Fletcher, Timothy M. and Brown, R.E. (2009) Simulating wind turbine interactions using the vorticity transport equations. In: 28th ASME Wind Energy Symposium, 2009-01-05 - 2009-01-08, Orlando, Florida, USA.
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The aerodynamic interactions that can occur within a wind farm result in the constituent turbines generating a lower power output than would be possible if each of the turbines were operated in isolation. Tightening of the constraints on the siting of wind farms is likely to increase the scale of the problem in the future. The aerodynamic performance ofturbine rotors and the mechanisms that couple the fluid dynamics of multiple rotors can be understood best by simplifying the problem and considering the interaction between only two rotors. The aerodynamic interaction between two rotors in both axial and yawed wind conditions has been simulated using the Vorticity Transport Model. The aerodynamic interaction is a function of the tip speed ratio, the separation between the rotors, and the angle of yaw to the incident wind. The simulations show that the momentum deficit at a turbine operating within the wake developed by the rotor of a second turbine can limitsubstantially the mean power coefficient that can be developed by the turbine rotor. In addition, the significant unsteadiness in the aerodynamic loading on the rotor blades that results from the inherent asymmetry of the interaction, particularly in certain configurations and wind conditions, has considerable implications for the fatigue life of the blade structure and rotor hub. The Vorticity Transport Model enables the simulation the wakedynamics within wind farms and the subsequent aerodynamic interaction to be evaluated over a broad range of wind farm configurations and operating conditions.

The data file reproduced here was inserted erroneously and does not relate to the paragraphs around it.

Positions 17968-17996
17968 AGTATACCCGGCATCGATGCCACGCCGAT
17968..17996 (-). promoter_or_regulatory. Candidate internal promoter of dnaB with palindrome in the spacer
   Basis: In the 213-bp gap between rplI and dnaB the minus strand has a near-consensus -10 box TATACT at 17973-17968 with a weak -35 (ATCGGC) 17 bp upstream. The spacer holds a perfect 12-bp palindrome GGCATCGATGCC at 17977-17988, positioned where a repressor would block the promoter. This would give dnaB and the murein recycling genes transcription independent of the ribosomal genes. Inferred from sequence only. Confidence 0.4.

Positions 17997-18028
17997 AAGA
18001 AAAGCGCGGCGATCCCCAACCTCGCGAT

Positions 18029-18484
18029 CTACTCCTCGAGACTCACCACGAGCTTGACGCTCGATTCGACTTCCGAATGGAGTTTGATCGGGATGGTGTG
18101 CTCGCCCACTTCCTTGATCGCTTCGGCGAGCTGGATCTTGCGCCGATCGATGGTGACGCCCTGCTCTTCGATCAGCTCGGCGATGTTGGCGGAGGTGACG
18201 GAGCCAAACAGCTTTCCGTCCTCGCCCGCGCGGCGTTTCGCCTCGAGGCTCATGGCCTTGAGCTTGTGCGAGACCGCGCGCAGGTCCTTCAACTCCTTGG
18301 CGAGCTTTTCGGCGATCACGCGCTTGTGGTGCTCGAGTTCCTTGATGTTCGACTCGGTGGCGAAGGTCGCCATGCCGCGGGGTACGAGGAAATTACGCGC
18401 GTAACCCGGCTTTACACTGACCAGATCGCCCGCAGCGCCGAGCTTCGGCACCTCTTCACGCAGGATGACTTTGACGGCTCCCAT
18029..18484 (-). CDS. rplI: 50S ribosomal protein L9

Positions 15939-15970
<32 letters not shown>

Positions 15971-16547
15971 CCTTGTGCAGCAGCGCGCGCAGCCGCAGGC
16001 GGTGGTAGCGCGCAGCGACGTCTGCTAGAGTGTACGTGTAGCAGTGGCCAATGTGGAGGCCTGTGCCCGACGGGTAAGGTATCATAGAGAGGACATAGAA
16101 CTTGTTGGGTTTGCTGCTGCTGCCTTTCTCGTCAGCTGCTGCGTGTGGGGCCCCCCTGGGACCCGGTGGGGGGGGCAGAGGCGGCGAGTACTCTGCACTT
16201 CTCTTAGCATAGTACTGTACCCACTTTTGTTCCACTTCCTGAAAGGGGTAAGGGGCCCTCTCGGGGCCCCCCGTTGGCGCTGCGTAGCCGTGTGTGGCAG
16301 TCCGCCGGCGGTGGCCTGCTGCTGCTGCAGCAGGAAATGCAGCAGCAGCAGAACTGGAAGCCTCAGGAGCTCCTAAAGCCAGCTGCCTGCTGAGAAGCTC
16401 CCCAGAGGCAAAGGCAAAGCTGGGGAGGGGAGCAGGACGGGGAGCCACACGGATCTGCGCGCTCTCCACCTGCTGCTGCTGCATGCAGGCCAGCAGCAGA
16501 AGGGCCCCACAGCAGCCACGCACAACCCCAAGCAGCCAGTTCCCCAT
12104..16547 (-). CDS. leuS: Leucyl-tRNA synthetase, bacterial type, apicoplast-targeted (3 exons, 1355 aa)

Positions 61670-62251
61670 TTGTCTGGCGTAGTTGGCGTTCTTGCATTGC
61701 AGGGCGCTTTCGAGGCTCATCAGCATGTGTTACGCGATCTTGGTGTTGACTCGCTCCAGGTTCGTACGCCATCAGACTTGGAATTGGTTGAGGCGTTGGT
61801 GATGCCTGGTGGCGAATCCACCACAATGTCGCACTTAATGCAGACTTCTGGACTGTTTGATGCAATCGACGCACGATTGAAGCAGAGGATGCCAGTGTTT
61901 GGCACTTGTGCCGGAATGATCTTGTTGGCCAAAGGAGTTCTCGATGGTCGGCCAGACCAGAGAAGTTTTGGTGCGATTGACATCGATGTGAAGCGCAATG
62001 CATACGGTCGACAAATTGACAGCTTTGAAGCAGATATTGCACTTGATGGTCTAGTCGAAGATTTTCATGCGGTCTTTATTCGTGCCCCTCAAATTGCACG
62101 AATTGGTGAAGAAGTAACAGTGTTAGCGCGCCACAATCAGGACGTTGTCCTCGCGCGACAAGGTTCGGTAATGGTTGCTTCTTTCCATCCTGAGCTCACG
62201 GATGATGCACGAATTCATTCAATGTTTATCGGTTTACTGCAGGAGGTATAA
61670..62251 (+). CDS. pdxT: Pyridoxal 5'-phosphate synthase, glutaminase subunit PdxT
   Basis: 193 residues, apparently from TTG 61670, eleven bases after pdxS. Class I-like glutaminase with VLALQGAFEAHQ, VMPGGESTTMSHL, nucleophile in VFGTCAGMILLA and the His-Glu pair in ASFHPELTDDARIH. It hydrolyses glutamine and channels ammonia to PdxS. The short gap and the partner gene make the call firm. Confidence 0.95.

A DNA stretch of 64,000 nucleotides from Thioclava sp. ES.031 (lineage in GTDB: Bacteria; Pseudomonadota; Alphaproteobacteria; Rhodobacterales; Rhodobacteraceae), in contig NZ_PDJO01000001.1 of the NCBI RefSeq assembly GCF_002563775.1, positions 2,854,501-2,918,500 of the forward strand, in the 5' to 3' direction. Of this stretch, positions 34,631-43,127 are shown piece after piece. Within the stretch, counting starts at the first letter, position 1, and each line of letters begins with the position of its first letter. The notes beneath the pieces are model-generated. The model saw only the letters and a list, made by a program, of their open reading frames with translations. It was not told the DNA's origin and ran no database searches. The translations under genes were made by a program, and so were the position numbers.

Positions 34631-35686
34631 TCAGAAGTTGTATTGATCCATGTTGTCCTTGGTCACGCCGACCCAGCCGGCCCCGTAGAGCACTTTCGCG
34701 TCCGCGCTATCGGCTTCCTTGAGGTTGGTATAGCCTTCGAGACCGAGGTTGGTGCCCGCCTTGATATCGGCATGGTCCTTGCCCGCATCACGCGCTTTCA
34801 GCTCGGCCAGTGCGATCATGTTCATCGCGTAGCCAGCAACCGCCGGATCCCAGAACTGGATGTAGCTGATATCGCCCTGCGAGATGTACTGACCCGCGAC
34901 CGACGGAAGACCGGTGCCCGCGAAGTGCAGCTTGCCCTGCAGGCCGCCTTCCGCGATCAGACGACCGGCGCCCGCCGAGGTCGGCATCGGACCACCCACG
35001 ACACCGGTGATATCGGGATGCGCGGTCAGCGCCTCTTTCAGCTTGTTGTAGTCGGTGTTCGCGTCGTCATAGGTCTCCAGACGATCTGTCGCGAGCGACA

|Item type:||Conference or Workshop Item (Paper)|
|Keywords:||wind turbines, rotors, vorticity transport model, aerodynamic interaction, Mechanical engineering and machinery, Mechanical Engineering, Computational Mechanics, Modelling and Simulation, Energy Engineering and Power Technology|
|Subjects:||Technology > Mechanical engineering and machinery|
|Department:||Faculty of Engineering > Mechanical and Aerospace Engineering|
|Depositing user:||Ms Katrina May|
|Date Deposited:||10 Sep 2010 11:17|
|Last modified:||15 Apr 2015 09:01|
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